“Recipe management enables the manufacturer to conduct nutritional and laboratory analysis with recipe revisions. Again, a valid and useful function for food ERP software, yet not specific to compliance with the Bioterrorism Act,” says Rory Job, vice president of BatchMaster.
“We have done a heap of work to significantly expand lot traceability, specifically for the Bioterrorism issues. However, I’m not sure that the (Bioterrorism) Act allows an ERP system to make you compliant…it’s all about processes and people, with your system helping but by itself it does not make you compliant,” says Michael Panosh, chief executive officer of Pronto North America, a Chicago, Ill.-based management software developer
Vigilistics Inc.’s platform is not an ERP system. It is software designed to provide the records needed for compliance under the U.S. Bioterrorism Act and for FDA regulations. It also provides records on energy use, product loss and production data for ERP systems. Most food processing companies still rely on the manual data entry of production results and ingredient usage, despite massive investments in ERP systems. The Costa Mesa, Calif.-based Vigilistics platform collects accurate and auditable production data in a template form.
Bill Schiel, vice president of sales and marketing, says the scope of the food manufacturing outreach is limited.
“We are laser focused on a small number of companies in the dairy processing business where we know our product works; 2006 is our year of quiet, confident, growth, where we can build all aspects of our company and insure success when we ‘break out’,” he adds.
ToolWorx Information Products Inc. is a Brighton, Mich., systems integrator specializing in automatic identification applications for part traceability and error proofing. All of our systems are based on a unique toolset. The company developed a Lot Track system that keeps track of all of the data required by the FDA. Additionally, the food traceability system allows tracking of which finished items have already shipped and which items are still in the manufacturing facility to quarantine any potentially contaminated containers prior to shipment.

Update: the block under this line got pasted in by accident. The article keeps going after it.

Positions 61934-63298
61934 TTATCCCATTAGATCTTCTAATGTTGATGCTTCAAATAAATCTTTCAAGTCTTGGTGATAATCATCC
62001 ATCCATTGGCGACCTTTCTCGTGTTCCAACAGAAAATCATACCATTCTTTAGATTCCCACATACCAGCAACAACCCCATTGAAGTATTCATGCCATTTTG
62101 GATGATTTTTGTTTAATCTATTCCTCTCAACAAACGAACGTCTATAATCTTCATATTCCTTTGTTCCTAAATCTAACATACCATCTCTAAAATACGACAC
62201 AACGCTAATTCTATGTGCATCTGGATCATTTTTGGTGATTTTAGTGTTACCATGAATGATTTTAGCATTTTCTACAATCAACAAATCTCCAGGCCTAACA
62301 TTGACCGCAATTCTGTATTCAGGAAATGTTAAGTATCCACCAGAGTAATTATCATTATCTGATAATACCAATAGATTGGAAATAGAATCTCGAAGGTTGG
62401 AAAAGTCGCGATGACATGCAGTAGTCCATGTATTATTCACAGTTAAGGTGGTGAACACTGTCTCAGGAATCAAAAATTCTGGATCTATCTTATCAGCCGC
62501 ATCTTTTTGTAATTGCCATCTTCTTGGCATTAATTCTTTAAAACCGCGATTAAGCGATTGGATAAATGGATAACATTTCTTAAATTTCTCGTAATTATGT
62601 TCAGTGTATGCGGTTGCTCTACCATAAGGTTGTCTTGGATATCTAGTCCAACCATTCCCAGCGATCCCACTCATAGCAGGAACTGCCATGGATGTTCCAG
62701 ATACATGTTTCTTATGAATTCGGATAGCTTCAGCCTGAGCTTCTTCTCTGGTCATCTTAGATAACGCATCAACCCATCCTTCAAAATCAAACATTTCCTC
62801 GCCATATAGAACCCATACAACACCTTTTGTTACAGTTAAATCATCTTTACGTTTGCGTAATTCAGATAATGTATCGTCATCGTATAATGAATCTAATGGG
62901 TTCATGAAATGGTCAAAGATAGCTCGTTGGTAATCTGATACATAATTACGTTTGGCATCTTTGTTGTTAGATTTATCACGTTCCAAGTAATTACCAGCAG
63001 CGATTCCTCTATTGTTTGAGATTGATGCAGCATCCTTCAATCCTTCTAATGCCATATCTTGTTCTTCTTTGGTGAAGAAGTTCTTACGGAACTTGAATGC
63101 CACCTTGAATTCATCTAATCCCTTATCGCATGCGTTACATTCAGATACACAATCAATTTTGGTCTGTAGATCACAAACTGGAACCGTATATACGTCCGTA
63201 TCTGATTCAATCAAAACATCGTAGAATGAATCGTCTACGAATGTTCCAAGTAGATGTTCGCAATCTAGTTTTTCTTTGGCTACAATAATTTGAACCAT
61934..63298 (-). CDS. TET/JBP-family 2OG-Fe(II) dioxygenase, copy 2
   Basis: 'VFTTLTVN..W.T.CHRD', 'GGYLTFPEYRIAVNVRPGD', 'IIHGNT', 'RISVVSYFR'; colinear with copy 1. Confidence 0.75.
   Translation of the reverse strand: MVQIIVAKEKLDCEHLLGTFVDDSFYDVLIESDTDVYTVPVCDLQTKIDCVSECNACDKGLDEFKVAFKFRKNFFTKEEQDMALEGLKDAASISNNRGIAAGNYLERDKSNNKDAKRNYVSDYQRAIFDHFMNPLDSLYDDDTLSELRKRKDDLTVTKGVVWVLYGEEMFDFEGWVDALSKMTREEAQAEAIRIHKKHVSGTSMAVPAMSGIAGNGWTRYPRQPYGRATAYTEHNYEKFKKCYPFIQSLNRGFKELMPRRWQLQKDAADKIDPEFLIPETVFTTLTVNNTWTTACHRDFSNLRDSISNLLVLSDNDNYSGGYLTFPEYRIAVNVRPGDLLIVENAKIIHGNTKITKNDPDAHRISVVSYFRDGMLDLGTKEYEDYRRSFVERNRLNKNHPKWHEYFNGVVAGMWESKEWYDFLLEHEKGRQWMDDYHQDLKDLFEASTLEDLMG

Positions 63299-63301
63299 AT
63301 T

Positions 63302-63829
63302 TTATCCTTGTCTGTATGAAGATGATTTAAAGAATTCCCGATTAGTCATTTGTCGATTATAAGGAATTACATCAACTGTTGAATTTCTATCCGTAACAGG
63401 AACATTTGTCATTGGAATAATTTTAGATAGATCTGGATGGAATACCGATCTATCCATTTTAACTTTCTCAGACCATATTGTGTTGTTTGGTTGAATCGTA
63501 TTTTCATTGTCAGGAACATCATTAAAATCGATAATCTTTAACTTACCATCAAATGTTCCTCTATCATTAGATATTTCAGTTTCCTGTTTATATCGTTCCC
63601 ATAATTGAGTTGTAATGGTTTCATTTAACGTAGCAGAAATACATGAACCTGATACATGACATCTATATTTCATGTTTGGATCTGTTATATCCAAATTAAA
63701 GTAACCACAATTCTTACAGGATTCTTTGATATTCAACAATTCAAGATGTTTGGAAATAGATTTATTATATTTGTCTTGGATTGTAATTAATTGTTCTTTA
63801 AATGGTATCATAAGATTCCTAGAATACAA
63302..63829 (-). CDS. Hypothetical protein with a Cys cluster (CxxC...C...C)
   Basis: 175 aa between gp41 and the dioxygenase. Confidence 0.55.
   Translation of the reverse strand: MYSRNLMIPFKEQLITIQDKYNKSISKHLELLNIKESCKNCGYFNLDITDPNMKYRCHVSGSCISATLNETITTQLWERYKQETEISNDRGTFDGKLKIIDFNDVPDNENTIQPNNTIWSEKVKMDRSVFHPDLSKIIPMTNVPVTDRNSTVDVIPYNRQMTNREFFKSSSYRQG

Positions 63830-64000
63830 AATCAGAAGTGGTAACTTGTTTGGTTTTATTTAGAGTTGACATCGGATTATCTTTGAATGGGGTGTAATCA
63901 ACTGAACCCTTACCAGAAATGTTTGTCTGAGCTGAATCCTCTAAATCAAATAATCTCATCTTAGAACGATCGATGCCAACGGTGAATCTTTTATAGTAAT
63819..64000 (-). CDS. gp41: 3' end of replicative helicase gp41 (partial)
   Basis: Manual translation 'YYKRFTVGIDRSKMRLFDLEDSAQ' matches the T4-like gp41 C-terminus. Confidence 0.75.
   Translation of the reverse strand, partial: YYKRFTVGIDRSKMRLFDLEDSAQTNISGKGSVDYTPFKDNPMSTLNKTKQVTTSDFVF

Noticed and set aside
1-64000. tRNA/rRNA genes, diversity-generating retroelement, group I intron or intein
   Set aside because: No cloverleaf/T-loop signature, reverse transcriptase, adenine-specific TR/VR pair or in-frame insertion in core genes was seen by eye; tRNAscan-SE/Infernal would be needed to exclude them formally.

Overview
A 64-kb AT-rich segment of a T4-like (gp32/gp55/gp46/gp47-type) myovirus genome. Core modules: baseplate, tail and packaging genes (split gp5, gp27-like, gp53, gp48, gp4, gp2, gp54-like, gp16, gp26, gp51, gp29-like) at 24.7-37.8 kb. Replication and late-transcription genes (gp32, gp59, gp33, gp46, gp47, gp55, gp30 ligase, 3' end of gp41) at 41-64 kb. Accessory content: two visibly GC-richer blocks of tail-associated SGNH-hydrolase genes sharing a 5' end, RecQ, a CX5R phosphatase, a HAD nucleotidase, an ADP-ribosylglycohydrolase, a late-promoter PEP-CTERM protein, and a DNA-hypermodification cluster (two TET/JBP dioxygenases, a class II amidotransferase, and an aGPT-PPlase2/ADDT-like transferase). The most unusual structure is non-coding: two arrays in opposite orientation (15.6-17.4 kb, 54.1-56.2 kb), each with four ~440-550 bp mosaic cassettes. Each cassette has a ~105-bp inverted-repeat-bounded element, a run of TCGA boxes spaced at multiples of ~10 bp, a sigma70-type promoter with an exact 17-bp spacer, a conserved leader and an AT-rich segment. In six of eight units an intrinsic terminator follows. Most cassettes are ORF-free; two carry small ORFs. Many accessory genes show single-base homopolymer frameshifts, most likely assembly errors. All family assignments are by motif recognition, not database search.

QA Manager Integral Decision-Influencers
As varied as the ERP vendors (and other data collection software technology providers) are in responding to the compliance requirements of the Bioterrorism Act is the role of the QA manager in technology selection.
“If we were selecting a new ERP system today, I am confident that I would be much more involved in the decision-making process due to the Bioterrorism Act requirements.” Less than 10 percent of QA managers were significantly involved in the selection of the current ERP system,” says Lucia Falek, QA manager for Butterball Farms (Grand Rapids, Mich.).
After food manufacturers have invested heavily in ERP systems there is a demand, or certainly an expectation, that the ERP vendor must be part of the solution in Bioterrorism Act compliance. Striking a balance between effective ERP integration and tools for Bioterrorism Act and other regulatory requirements is not easy. Finding a balance between food manufacturing sector idiosyncrasies and a solid ERP system is challenging.
The basic ERP functions are often lacking when the focus is too heavily on the bells and whistles of the industry sector.
“Many vertical ERP applications in the food sector lack strong financials and must integrate with bolt-on third party systems,” TGI’s Gill says. Often these ad hoc, bolt-on solutions are antithetical to the whole notion of an integrated ERP system.
The biggest impact of the Bioterrorism Act may be the recognition of the decision-influencing role of QA manager in technology selection; likewise ERP and other technology vendors may start to market to this audience because regulatory requirements mandate the QA managers’ role in compliance and data collection and reporting. –FQ
Thomas R. Cutler is the president and CEO of Fort Lauderdale, Florida-based TR Cutler, Inc., a manufacturing marketing firm– (www.trcutlerinc.com.) Cutler is the founder of the Manufacturing Media Consortium of 2,600 journalists and editors writing about trends in manufacturing, and is the lead spokesperson for the ETO Institute (www.etoinstitute.org). He is also the author of the “Manufacturer’s Public Relations and Media Guide” and is a frequently published author within the manufacturing sector with more than 200 feature articles authored annually. Reach him at 954-486-7562 or email@example.com